Learn About Retirement Benefits
We want you to know what Social Security can mean for you and your family’s financial future. In this section, you can learn how Social Security works, who’s eligible for retirement benefits, and what to consider before applying. Read on to understand how Social Security fits into your retirement plan.
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How Retirement Benefits Work
Social Security replaces a percentage of your pre-retirement income based on their lifetime earnings. The portion of your pre-retirement wages that Social Security replaces is based on your highest 35 years of earnings and varies depending on how much you earn and when you choose to start benefits.
When you work, you pay taxes into Social Security. We use the tax money to pay benefits to:
- People who have already retired.
- People who are disabled.
- Survivors of workers who have died.
- Dependents of beneficiaries.
The money you pay in taxes isn’t held in a personal account for you to use when you get benefits. We use your taxes to pay people who are getting benefits right now. Any unused money goes to the Social Security trust fund that pays monthly benefits to you and your family when you start receiving retirement benefits.
Planning For Retirement
Planning is the key to creating your best retirement. You’ll need to plan and save for years to achieve your retirement goals. While many factors affect retirement planning, we want you to understand what Social Security can mean to you and your family’s financial future.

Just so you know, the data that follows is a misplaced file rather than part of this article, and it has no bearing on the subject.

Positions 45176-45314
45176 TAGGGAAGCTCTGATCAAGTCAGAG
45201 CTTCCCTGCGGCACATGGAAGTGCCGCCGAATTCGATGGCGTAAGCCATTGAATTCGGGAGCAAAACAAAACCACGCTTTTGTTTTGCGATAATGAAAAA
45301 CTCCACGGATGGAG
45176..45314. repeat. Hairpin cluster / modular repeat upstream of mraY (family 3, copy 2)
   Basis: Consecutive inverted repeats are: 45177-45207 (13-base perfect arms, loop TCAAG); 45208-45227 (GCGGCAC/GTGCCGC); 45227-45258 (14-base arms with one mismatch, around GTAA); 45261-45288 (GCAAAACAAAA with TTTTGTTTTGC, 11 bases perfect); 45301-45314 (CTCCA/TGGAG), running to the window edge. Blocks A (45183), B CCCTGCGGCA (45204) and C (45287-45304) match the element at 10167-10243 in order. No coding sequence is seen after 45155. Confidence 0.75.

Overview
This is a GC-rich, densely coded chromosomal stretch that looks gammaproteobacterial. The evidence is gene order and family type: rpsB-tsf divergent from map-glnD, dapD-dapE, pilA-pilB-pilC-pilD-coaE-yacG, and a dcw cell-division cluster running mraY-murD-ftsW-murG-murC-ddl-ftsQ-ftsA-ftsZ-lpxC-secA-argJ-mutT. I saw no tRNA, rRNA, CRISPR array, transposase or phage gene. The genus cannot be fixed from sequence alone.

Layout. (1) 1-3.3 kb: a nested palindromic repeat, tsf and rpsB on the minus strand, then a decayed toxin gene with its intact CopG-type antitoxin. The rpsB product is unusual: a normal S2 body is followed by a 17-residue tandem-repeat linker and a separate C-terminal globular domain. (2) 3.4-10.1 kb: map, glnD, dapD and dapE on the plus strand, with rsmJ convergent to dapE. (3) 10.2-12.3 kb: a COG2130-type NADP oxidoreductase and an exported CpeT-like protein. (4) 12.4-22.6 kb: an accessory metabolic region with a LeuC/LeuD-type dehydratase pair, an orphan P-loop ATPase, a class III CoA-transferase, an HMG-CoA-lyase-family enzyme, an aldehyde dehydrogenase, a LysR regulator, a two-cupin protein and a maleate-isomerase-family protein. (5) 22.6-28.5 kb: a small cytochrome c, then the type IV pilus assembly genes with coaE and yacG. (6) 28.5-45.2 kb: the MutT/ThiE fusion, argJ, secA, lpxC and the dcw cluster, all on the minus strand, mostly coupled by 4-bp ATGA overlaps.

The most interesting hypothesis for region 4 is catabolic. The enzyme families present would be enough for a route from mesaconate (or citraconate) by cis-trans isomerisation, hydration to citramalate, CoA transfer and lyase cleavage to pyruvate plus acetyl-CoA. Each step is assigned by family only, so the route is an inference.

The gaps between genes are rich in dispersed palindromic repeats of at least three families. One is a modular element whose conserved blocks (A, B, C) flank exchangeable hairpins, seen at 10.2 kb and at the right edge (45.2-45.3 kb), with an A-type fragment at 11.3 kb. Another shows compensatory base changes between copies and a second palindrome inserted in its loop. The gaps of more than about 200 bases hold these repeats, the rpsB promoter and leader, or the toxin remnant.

Social Security Should Be Just One Part of Your Retirement Plan
On average, retirement beneficiaries receive a portion of their pre-retirement income from Social Security. As you make your retirement plan, knowing the approximate amount you will receive in Social Security benefits can help you determine how much other retirement income you’ll need to reach your goals.
Are You Eligible?
When you work and pay Social Security taxes, you earn “credits” toward Social Security benefits. The number of credits you need to get retirement benefits depends on when you were born. If you were born in 1929 or later, you need 40 credits (usually, this is 10 years of work).
If you stop working before you have enough credits to qualify for benefits, the credits will remain on your Social Security record. If you return to work later, more credits may be added. We can’t pay any retirement benefits until you have 40 credits. Visit our retirement benefits webpage for more information on how Social Security Credits work.
Verify Your Earnings History
The amount of the Social Security benefits you or your family receives depends on the amount of earnings shown on your record. Regularly checking your Social Security earnings history can help ensure there are no surprises when it’s time for you to start receiving benefits. You can find your earnings history with a personal my Social Security account. Create your account now to check your earnings history online.
Estimate Your Benefits
Knowing what you will get every month in retirement benefits helps you plan for your retirement. If you have a personal my Social Security account, you can get an estimate of your personalized retirement benefits and see the effects of different retirement age scenarios. If you don’t have a personal my Social Security account, create one at www.ssa.gov/myaccount.